4. Mike, High Heels generally can bend the feet at 2 positions right? At the base of the toes, and at the arch under the feet, between the heel and the ball of the foot. This 90-degree I'm talking about refers to the angle that the arch of the foot would take when wearing heels. In the picture in the original post, you can see on the left, a shoe with a 130-degree arch, where the arch is relatively straight. On the right, you can see an arch of 90-degrees, where there's a right angle, making the heel horizontal, and the rest of the foot (excluding toes) vertical. I'm wondering if shoes like the one shown on the right with this right angle in the arch exist currently. To put it in another way, I'm looking for a shoe that bends significantly at 2 spots: the toes, and the arch; whereas the usual heels bend at one place: the toes, and have a somewhat straight arch area. Freestyler, I see, thank you for your post. What angle does your arch bend to at the underside of the foot?
  5. As title, who even makes Ballet Heels for sale these days? Here's what I know: estresmodes, which someone here said was too soft: http://extremehighheels.net/en/ Ilia's Little Shoe Box, which is supposedly inherited from the original Little Shoe Box : http://iliaslittleshoebox.co.uk Chinese Stuff, also on ebay and alibaba: http://www.milanoo.com/search?type=search&keyword=ballet+boots Punitive Shoes, which some people said had inconsistent quality: http://www.punitiveshoes.com/index_en.shtml RTBU, which looks a lot like the brandless Chinese stuff you find on alibaba: https://www.refusetobeusual.com/ Kassiopeya, which also seems Chinese: http://www.kassiopeya.de/ Bedheels, Thai shoemakers: http://www.bedheels.com/shoes-and-boots/ Australian Shoecraft, the unknown one to me, have heard of any reviews: http://www.shoecraft.com.au/ Pleaser/Devious, the obvious one: http://www.pleaserusa.com/ Are there any more manufacturers that I missed?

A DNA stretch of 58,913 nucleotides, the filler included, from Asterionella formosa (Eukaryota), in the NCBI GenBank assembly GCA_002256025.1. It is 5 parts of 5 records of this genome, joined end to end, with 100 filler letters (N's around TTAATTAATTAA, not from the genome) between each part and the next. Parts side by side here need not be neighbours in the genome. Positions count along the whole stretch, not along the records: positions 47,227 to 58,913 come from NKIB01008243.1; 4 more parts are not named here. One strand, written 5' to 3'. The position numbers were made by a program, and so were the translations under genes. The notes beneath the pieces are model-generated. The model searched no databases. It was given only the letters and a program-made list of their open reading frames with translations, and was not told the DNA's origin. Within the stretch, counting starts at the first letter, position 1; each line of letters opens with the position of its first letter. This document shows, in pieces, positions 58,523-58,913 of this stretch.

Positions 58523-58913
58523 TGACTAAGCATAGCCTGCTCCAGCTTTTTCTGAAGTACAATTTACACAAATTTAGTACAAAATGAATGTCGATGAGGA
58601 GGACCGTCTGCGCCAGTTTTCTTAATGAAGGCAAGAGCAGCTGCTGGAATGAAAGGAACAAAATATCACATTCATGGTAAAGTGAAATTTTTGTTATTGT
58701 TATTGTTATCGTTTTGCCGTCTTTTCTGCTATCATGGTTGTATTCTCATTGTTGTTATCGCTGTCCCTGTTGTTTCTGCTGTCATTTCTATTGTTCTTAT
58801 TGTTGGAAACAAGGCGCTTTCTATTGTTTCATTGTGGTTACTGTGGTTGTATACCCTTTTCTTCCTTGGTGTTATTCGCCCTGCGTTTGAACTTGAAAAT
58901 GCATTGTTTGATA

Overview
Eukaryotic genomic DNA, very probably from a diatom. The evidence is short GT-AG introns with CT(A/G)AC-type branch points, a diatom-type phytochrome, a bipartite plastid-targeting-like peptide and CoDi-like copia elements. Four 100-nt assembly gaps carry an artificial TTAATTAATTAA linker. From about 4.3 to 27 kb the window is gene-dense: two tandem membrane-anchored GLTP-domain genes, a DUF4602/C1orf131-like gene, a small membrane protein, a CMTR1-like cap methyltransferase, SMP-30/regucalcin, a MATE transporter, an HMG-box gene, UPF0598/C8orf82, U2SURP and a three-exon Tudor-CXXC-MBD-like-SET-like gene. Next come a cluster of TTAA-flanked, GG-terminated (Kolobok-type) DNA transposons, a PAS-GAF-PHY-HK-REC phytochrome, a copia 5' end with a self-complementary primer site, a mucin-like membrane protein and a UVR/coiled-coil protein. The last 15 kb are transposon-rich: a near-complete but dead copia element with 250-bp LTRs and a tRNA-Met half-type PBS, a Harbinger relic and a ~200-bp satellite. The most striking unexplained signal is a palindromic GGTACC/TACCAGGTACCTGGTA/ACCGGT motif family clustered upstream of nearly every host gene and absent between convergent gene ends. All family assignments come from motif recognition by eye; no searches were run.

6. After a round of research, I found the "Creating a Highheeled Woman" website that was mentioned around years ago. Here: http://web.archive.org/web/20070221191449/http://newagequest.com:80/hh/highheels.html In particular, this image intrigued me: I searched around and found that even the highest heels these days have an obtuse angle of over 90 degrees, even the "fetish" heels. Which leads to the question, does 90-degree angle arch heels exist anymore, and if so, are there even any for sale?
  7. Hi all, I've been lurking for a while as a guest, and now that I actually bought a pair or two of proper heels, I'm registering this account to better understand this hobby of mine. I'm new to high heel wearing and the scene in general and would be grateful for your help. Don't mind the username, I'm neither serious nor affiliated. Kanye2020
  8. I bought a pair of Devious 1020's and they come with those wads of paper for toe padding. After a while, I found them satisfactorily functional but was wondering if more experienced people generally use something else, like some gel pads or wads of cotton, or bunched up old fabrics or, as real ballerinas use, wads of merino wool.